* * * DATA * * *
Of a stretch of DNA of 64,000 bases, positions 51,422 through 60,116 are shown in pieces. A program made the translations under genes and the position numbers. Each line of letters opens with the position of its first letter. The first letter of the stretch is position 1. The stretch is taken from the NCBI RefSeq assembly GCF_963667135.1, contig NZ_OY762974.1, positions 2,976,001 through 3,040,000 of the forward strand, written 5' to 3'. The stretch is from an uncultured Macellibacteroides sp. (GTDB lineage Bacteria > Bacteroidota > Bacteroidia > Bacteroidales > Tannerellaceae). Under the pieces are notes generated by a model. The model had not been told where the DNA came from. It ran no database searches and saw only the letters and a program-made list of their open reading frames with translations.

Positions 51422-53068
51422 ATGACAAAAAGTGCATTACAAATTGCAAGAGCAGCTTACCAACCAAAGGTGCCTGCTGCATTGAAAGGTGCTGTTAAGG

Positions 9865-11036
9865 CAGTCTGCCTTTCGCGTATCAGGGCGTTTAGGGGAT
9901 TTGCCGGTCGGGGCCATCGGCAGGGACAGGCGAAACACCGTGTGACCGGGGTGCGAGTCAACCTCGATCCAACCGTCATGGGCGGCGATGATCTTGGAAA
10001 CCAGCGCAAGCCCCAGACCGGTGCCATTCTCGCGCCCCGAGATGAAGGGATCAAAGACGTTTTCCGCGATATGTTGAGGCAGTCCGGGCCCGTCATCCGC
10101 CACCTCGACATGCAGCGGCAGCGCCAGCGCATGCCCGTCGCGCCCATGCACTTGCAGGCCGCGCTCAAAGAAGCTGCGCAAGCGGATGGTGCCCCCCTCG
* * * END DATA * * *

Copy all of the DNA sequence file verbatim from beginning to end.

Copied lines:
Of a stretch of DNA of 64,000 bases, positions 51,422 through 60,116 are shown in pieces. A program made the translations under genes and the position numbers. Each line of letters opens with the position of its first letter. The first letter of the stretch is position 1. The stretch is taken from the NCBI RefSeq assembly GCF_963667135.1, contig NZ_OY762974.1, positions 2,976,001 through 3,040,000 of the forward strand, written 5' to 3'. The stretch is from an uncultured Macellibacteroides sp. (GTDB lineage Bacteria > Bacteroidota > Bacteroidia > Bacteroidales > Tannerellaceae). Under the pieces are notes generated by a model. The model had not been told where the DNA came from. It ran no database searches and saw only the letters and a program-made list of their open reading frames with translations.

Positions 51422-53068
51422 ATGACAAAAAGTGCATTACAAATTGCAAGAGCAGCTTACCAACCAAAGGTGCCTGCTGCATTGAAAGGTGCTGTTAAGG

Positions 9865-11036
9865 CAGTCTGCCTTTCGCGTATCAGGGCGTTTAGGGGAT
9901 TTGCCGGTCGGGGCCATCGGCAGGGACAGGCGAAACACCGTGTGACCGGGGTGCGAGTCAACCTCGATCCAACCGTCATGGGCGGCGATGATCTTGGAAA
10001 CCAGCGCAAGCCCCAGACCGGTGCCATTCTCGCGCCCCGAGATGAAGGGATCAAAGACGTTTTCCGCGATATGTTGAGGCAGTCCGGGCCCGTCATCCGC
10101 CACCTCGACATGCAGCGGCAGCGCCAGCGCATGCCCGTCGCGCCCATGCACTTGCAGGCCGCGCTCAAAGAAGCTGCGCAAGCGGATGGTGCCCCCCTCG